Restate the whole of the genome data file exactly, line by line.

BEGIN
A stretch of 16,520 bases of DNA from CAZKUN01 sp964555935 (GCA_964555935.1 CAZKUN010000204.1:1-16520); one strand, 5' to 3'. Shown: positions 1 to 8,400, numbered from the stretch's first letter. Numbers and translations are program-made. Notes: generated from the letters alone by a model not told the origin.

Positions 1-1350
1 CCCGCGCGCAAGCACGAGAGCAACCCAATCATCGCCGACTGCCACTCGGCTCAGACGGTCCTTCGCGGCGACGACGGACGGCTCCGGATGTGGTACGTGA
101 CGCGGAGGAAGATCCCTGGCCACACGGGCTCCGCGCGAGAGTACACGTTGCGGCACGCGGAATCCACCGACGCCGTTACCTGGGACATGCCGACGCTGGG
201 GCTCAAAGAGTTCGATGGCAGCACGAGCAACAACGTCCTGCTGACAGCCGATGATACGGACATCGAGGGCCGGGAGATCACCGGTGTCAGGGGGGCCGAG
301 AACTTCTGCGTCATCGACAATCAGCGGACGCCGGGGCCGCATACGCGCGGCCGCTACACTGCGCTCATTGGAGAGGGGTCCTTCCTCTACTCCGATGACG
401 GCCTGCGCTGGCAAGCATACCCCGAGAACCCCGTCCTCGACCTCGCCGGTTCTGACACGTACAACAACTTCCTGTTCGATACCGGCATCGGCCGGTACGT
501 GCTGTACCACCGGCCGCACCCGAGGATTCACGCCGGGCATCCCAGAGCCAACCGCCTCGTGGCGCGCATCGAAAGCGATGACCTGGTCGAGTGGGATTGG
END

A stretch of 16,520 bases of DNA from CAZKUN01 sp964555935 (GCA_964555935.1 CAZKUN010000204.1:1-16520); one strand, 5' to 3'. Shown: positions 1 to 8,400, numbered from the stretch's first letter. Numbers and translations are program-made. Notes: generated from the letters alone by a model not told the origin.

Positions 1-1350
1 CCCGCGCGCAAGCACGAGAGCAACCCAATCATCGCCGACTGCCACTCGGCTCAGACGGTCCTTCGCGGCGACGACGGACGGCTCCGGATGTGGTACGTGA
101 CGCGGAGGAAGATCCCTGGCCACACGGGCTCCGCGCGAGAGTACACGTTGCGGCACGCGGAATCCACCGACGCCGTTACCTGGGACATGCCGACGCTGGG
201 GCTCAAAGAGTTCGATGGCAGCACGAGCAACAACGTCCTGCTGACAGCCGATGATACGGACATCGAGGGCCGGGAGATCACCGGTGTCAGGGGGGCCGAG
301 AACTTCTGCGTCATCGACAATCAGCGGACGCCGGGGCCGCATACGCGCGGCCGCTACACTGCGCTCATTGGAGAGGGGTCCTTCCTCTACTCCGATGACG
401 GCCTGCGCTGGCAAGCATACCCCGAGAACCCCGTCCTCGACCTCGCCGGTTCTGACACGTACAACAACTTCCTGTTCGATACCGGCATCGGCCGGTACGT
501 GCTGTACCACCGGCCGCACCCGAGGATTCACGCCGGGCATCCCAGAGCCAACCGCCTCGTGGCGCGCATCGAAAGCGATGACCTGGTCGAGTGGGATTGG